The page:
MaxRV

Clear Coat Problems

64 posts in this topic

Until today I have been using a 20 minute epoxy for sealing my crankbaits, but this has become expensive, and the 20 minute epoxy is difficult to find. I have heard of others using an automotive clear coat, so I thought I would give that a try. Long story short, I painted six lures using Rustolium Primer and Createx Airbrush Paints. After drying them with a hair dryer, I clear coated them using a Urethane Automotive clear coat. The problem I experienced is on half of the baits, the paints immediately crinkled in a couple of spots.

Does any one know what caused some of the paint to crinkle, and does anyone know the solution?

What did I do wrong?

Thanks in advance!

MaxRV

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Have you tried Devcon 2 Ton Epoxy? It's one of the most common clears you'll find here, inexpensive compared to auto clears, and you can find it at most ACE Hardware stores.

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Sounds like the paint was not cured or dry enough to put the clear on. I usually wait 24 hrs to let the paint dry before applying clear. Your paint crinkling on some and not others could be the result of applying the paint in heavier coats than the others requiring more time to dry. I'm no expert, but those are some of my mistakes i've already performed. Still trying to workout my own clearcoat issues.

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I had experienced the same thing before. I used createx paints and used a hair dryer to speed up the drying time. Not long after I sprayed the clear on them. I found my problem to be the temperature of the bait was too warm when I sprayed. Now if I used heat to cure the paint, I give it about an hour to cool back to room temperature before I spray. My guess was the cool clear coat was warming up after hitting the bait. Then as it cooled down it would wrinkle up. After After I gave it time to cool the clear didn't wrinkle up anymore and stayed smooth.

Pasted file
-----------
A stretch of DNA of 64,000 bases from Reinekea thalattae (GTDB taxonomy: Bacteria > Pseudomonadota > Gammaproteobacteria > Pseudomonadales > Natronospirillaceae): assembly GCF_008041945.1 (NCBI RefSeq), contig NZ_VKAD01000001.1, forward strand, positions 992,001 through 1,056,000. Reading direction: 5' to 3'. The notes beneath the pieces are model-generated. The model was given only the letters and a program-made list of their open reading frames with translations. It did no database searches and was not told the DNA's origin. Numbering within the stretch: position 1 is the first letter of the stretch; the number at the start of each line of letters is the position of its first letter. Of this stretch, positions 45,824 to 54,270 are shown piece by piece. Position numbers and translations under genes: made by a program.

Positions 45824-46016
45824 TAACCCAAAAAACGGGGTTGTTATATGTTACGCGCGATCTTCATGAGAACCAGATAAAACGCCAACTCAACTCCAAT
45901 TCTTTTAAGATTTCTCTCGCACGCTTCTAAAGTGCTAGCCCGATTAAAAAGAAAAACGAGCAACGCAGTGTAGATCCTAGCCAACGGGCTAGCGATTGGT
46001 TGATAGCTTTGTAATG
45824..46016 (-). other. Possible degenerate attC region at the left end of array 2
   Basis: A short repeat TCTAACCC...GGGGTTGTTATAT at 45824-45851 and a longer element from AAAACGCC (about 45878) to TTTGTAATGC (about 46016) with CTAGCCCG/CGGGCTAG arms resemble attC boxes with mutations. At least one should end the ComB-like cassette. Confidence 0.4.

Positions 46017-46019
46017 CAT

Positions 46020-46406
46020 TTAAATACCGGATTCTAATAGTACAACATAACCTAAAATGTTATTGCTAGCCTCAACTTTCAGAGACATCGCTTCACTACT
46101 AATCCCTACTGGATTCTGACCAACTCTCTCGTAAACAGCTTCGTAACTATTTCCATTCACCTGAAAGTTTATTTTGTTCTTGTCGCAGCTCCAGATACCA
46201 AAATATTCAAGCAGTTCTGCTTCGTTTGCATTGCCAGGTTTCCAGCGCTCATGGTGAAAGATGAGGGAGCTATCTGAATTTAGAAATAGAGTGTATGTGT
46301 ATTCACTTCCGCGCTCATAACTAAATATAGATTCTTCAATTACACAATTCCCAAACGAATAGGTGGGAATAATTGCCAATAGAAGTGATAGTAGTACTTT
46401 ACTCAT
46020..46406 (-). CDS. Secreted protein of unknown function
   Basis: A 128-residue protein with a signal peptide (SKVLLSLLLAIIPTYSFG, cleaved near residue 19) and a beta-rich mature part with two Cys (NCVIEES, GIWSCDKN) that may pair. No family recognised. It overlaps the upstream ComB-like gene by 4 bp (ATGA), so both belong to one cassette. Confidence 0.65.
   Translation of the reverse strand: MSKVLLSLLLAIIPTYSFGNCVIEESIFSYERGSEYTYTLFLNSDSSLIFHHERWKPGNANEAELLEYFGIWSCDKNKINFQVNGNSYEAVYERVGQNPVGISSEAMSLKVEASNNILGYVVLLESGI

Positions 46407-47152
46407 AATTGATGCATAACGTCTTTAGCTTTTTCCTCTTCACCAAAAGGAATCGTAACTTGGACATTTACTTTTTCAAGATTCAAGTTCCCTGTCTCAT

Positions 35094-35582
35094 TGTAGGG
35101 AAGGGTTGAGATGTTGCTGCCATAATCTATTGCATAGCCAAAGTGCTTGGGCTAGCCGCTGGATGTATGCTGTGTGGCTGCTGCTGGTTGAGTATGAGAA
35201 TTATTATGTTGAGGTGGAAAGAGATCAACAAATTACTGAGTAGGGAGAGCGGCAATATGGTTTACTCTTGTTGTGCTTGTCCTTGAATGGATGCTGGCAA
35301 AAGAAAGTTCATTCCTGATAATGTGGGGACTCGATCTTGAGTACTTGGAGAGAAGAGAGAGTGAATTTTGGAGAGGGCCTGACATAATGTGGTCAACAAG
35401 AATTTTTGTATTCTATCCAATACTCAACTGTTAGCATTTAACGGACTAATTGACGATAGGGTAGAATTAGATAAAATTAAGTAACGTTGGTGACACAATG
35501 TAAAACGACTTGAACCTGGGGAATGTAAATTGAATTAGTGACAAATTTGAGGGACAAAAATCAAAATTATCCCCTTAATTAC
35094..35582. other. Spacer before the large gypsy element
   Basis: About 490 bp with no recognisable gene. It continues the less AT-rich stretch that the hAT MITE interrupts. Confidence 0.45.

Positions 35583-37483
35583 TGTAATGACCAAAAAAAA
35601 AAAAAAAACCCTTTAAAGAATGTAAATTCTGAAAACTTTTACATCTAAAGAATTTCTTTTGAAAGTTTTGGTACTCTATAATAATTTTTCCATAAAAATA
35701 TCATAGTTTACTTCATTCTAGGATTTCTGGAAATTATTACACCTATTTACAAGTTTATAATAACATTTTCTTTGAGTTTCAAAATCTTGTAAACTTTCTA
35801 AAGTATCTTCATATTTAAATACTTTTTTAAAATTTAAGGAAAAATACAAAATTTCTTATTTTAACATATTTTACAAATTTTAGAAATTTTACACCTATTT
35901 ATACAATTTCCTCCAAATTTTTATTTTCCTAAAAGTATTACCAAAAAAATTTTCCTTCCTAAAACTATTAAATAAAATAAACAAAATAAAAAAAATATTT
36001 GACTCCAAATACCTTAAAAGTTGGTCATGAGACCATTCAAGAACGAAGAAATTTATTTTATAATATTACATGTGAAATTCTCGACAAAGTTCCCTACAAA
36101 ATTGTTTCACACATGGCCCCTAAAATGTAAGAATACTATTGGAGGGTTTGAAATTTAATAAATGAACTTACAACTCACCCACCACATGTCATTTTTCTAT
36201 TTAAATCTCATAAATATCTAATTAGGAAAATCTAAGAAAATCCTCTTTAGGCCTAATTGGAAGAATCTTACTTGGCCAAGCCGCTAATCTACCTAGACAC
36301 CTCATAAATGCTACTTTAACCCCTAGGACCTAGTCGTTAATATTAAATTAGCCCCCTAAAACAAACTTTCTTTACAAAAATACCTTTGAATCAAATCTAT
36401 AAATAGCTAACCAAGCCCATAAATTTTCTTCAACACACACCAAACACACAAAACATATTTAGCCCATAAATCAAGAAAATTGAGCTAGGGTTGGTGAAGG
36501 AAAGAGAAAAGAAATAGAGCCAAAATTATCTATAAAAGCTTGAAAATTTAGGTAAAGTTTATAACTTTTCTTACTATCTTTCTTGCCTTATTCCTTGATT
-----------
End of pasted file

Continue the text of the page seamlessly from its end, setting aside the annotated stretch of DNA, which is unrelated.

Edited by Fishsticks
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Sounds like the paint was not cured or dry enough to put the clear on. I usually wait 24 hrs to let the paint dry before applying clear. Your paint crinkling on some and not others could be the result of applying the paint in heavier coats than the others requiring more time to dry. I'm no expert, but those are some of my mistakes i've already performed. Still trying to workout my own clearcoat issues.

//Arkie// Have you tried Devcon 2 Ton Epoxy? It's one of the most common clears you'll find here, inexpensive compared to auto clears, and you can find it at most ACE Hardware stores.

I have used Devcon 2T, but it is nearly impossible to find in my area. So far I like the urethane clear coat I tried, mainly because it seems like it will coat significantly more baits for my dollar, however I do not know how durable it is yet, and I have to solve the crinkle problem. I fI could find a good inexpensive like on Devcon, I would probably stick with it.

Thanks for your inputs,

MaxRV

Woodbridge, VA

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I had experienced the same thing before. I used createx paints and used a hair dryer to speed up the drying time. Not long after I sprayed the clear on them. I found my problem to be the temperature of the bait was too warm when I sprayed. Now if I used heat to cure the paint, I give it about an hour to cool back to room temperature before I spray. My guess was the cool clear coat was warming up after hitting the bait. Then as it cooled down it would wrinkle up. After After I gave it time to cool the clear didn't wrinkle up anymore and stayed smooth.

That is an interesting idea, and you may be correct. The baits that wrinkled where the ones that I spent extra time trying to dry the painted eyes, while the ones with stick-on 3d eyes came out fine. Maybe next time I will throw them all in the fridge for a couple of minutes to see if that makes a difference.

Thank you,

MaxRV

Woodbridge, VA

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I use Createx and Auto Air paints on all my lures and I also use an auto clear to clear coat them. I have yet to have any of the problems your describing. I heat set with a heat gun (much hotter than a hair dryer) after each coat of paint. I even use the heat gun to "set" the clear coat as I spray a fairly heavy coating. I'm not trying to dry it or cure it, but just flash off enough of the solvents that it becomes tacky enough that I can spray a couple more coats of clear on the bait without any runs or sags.